We are approaching the peak of spring bird migration. National Audubon Day is April 26 and May 9 is Global Big Day. Right now is an excellent time to head outdoors to look, listen, and learn.
Western Skies Scenic Byway is book-ended by two Bird Conservation Areas (BCAs), which aim to protect bird habitat. The Loess Hills Bird Conservation Area "contains 94,048 acres in Monona and Harrison counties, of which nearly 19,000 acres are protected by conservation easements or publicly owned. Bird diversity here is exceptional, with 249 species identified, including 80 Iowa Species of Greatest Conservation Need. Currently, 111 species are known to nest in this BCA’s prairies, savannas, woodlands, and wetlands." Download a brochure.
The Raccoon River Savanna BCA in Guthrie and Carroll counties, "was the tenth to be created in the state of Iowa. Totaling 54,361 acres, this large land tract encompasses three core areas in which conservation measures can be targeted: Whiterock Conservancy, Springbrook State Park, and Elk Grove Wildlife Area. This the first Iowa BCA to focus on savanna, often likened to a transition zone between prairie and forest that is crucial for many of Iowa’s birds. As many as one-third of the state’s 200 breeding birds can be found nesting in this increasingly rare habitat." Download a brochure.
Desoto National Wildlife Refuge is the only national refuge along the byway corridor. Each spring and fall, hundreds of thousands of waterfowl migrate through. Bald eagles and many other birds are also frequently seen. Lakes like Prairie Rose, wetlands, prairies, and woodlands are all grate places to view birds.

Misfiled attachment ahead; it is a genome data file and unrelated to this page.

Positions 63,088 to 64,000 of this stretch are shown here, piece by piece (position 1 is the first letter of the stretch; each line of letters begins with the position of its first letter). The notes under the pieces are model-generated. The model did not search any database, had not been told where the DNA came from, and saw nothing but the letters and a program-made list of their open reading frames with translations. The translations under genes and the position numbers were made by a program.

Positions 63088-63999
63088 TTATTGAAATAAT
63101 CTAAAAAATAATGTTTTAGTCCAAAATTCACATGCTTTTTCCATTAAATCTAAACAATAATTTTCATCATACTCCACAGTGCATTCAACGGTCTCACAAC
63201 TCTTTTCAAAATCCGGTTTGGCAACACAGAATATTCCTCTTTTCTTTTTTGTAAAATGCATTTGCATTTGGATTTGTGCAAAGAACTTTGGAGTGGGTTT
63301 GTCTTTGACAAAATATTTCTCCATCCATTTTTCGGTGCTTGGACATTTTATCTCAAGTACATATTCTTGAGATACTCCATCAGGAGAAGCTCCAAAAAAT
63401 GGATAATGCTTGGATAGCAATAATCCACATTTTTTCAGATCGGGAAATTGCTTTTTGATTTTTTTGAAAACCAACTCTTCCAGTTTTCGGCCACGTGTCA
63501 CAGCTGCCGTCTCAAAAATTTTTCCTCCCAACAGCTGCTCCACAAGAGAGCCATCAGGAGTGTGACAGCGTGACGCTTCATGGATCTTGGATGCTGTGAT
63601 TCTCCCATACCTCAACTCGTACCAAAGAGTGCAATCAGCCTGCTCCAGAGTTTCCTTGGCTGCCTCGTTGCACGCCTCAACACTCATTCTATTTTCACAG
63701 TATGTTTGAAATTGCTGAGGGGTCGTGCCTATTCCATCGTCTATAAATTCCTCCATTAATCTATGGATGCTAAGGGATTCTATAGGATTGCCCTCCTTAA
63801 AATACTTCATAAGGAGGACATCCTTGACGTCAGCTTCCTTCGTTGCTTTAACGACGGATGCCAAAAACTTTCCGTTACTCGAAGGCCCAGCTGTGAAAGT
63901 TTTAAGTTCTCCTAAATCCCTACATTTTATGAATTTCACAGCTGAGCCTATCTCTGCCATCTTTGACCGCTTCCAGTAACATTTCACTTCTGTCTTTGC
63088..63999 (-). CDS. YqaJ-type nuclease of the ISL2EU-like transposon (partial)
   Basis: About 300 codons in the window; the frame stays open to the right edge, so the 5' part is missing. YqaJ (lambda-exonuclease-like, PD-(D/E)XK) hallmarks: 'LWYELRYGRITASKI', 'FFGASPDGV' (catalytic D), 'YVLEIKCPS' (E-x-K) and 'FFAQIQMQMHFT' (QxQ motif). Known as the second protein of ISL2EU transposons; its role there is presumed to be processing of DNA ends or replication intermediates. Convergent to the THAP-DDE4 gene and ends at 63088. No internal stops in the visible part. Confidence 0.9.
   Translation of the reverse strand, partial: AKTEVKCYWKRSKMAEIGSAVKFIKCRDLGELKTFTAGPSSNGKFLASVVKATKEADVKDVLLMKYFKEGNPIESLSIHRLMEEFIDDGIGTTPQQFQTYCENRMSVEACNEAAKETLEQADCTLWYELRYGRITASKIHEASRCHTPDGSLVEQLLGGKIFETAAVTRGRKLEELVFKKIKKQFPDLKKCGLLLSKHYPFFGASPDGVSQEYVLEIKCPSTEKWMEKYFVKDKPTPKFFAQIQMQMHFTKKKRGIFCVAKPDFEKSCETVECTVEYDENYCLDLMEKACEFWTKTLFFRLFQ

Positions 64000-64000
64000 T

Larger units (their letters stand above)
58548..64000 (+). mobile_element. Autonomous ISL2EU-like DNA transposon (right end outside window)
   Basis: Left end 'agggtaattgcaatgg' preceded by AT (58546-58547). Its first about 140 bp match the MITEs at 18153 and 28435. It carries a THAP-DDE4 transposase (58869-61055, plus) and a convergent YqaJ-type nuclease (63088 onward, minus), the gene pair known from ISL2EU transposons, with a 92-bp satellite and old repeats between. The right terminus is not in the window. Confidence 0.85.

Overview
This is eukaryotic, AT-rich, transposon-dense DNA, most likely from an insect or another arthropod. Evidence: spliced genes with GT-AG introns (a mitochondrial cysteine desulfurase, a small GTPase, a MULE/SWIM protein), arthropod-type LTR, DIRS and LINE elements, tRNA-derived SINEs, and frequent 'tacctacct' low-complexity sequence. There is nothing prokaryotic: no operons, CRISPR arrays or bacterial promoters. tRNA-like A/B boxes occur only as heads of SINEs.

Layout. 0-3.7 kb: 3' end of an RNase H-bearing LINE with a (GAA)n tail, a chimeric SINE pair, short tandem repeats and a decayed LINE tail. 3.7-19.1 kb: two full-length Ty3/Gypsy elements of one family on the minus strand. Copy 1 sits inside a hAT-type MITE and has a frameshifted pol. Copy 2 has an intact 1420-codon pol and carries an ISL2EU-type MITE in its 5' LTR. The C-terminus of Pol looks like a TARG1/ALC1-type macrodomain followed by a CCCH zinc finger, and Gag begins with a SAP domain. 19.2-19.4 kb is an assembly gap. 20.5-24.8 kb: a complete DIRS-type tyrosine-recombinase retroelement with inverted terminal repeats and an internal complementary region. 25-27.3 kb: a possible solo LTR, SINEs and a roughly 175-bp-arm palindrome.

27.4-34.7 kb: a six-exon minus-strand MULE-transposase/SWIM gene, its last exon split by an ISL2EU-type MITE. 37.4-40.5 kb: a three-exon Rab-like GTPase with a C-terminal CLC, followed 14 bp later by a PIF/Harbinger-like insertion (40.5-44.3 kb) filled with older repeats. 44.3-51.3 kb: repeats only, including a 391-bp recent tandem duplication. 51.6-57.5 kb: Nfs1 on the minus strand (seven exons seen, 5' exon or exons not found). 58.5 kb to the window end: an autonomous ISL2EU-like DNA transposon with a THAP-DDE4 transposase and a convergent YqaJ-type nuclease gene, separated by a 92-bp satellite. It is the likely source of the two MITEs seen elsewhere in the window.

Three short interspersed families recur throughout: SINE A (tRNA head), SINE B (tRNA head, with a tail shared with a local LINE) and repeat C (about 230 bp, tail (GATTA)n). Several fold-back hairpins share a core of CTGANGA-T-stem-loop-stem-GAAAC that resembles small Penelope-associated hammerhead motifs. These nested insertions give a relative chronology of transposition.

The county and city of Audubon, in the middle of the Byway, are named after famous birder John James Audubon. In downtown Audubon, you will find a statue of Audubon at the city park, a stained glass image of Audubon, and more than 200 tiled bird mosaics inset into the sidewalks. Inside the Audubon Post Office is a mural of John James Audubon and his party during their journey down the Ohio and Mississippi Rivers.
As you drive across Audubon County on Highway 44, pay attention to the roads you pass. They're named after birds, alphabetically from west to east (Bluebird, Crane, Dove, Eagle...to Pheasant, Quail, Robin, Swift.
Additionally, the Iowa Ornithologists' Union includes several birding hotspots along Western Skies.
Numerous other parks, wildlife areas, and trails exist along the byway and offer ample birding and wildlife-watching opportunities. Head out to any of these areas. Stop, watch, and listen. You'll be surprised at how many birds you'll see and hear!
Other birding resources & links: